Photo – Atul Patil
Some people just love music. A few blessed souls can sing, dance or play an instrument. The others are a part of a sensitive audience. Listening to music gives them goose bumps. And some people don’t sing even in the bathroom, not in their wildest dreams.
A very few people can’t stand any kind of music. Roughly 3 to 5 percent of the world’s population has an apathy toward music. There are a handful of these people who have a non-sensitive ear for music. It’s what’s referred to as specific ‘musical anhedonia’ —different from general anhedonia, which is the inability to feel any kind of pleasure and which is often associated with depression.
Their brains must be wired differently. So does Muses’ (Mousai) one of the nine sister goddesses of music, song, dance and the other arts the goddess of Music according to the Greeks or Devi Saraswati not bless some souls?!
I know quite a few people who have no understanding of music, let’s say Indian classical music but they enjoy listening it. When I say no understanding I mean they may not specifically be able to identify the Raga, the notes or the rhythm / Taal of the composition but they thoroughly enjoy the music. The same may be said about most of the listeners of Indian Film music. The music is appreciated by these people because they like the tune, the lyrics, the Film, the Heroine or the Hero on whom the song has been picturised. They may even love the song because that was the first film they saw as a child or after they were engaged.
Such people love the song so much that they have watched the film for an amazing number of times just to see the song. I know one friend who watched ‘Ek do teen’ on the video cassette of ‘Tejab’ on a VCR so many times that the part of the cassette was almost erased! Another friend had heard ‘Din Dhal Jaye’ for months on loop after a heartbreak! So what is it that some people would repeatedly listen to happy songs and some immerse themselves in Gazals and soulful sad songs?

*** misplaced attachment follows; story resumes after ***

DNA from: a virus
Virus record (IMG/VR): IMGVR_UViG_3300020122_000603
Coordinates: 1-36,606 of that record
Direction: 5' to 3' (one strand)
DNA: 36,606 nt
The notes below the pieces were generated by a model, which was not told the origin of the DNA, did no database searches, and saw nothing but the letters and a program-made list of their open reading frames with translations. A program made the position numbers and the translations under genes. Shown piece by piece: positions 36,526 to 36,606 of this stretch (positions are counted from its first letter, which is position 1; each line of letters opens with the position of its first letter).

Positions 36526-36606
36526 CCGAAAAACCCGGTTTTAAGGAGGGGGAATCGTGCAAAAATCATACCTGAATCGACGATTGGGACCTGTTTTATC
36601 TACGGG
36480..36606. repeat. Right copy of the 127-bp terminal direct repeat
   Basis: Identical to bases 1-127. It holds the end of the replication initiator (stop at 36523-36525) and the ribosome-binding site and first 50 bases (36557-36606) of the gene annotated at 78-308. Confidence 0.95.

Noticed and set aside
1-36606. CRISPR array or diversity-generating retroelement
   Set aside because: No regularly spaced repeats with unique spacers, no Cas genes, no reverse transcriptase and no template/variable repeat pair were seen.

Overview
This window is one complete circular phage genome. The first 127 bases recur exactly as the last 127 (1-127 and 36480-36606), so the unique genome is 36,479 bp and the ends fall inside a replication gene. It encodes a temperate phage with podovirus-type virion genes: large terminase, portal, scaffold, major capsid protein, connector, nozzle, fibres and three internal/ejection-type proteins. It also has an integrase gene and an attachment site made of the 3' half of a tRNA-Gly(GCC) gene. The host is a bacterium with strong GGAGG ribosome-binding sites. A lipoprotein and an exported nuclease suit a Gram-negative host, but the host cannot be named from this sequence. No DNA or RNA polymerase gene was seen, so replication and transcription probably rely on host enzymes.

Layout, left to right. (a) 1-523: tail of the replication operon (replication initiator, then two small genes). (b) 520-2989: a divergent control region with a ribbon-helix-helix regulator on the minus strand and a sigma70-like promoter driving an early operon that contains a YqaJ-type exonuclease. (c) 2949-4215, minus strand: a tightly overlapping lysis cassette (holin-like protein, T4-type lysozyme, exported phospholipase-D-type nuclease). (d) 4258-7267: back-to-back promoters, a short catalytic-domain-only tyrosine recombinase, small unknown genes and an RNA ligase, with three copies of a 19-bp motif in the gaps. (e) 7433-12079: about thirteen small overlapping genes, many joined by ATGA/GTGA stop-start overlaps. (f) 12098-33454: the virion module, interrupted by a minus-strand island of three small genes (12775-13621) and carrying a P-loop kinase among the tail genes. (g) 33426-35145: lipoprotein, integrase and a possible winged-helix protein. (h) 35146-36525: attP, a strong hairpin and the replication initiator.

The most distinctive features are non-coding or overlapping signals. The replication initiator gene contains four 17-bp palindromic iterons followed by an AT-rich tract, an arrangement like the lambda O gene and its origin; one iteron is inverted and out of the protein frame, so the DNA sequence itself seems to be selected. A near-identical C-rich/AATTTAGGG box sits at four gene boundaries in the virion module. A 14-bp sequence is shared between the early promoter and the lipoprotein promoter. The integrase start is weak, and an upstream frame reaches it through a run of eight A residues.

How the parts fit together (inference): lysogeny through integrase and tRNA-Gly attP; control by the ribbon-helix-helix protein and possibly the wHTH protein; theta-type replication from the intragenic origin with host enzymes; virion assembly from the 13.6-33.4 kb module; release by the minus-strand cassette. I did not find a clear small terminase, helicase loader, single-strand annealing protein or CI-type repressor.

‘Gazals are for the sad lovelorn people’, declares a friend who has been a witness to many a friend crying their heart out for some Shabab over Sharab and Shayri.
Well each of us has our own choice of music. It is a part of exposure and conditioning. Some enter a trance while listening to EDM, some find peace in head banging and listening to ACDC at sound levels that would give a headache or even a heart attack to a few others!
I don’t want to get into the argument of whether Lata mangeshkar is great or is Madonna or Beatles or Pink Floyd.
I just want to note that each of us takes our dose of music differently. Some on a daily basis, some on weekends, some on their way home or office, some play music on radio in the background as they complete their daily chores. Irrespective of the artist or the Genre of music that one listens to I am genuinely intrigued by the audience.
Today was the second day of the Sawai Gandharva Bhimsen Mahotsav, the biggest festival of classical music in India, organized every year by the Arya Sangeet Prasarak Mandal which was founded by Bharat Ratna Pt. Bhimsen Joshi. Like the previous 64 years this festival of music is organized at the New English School Raman Baug ground.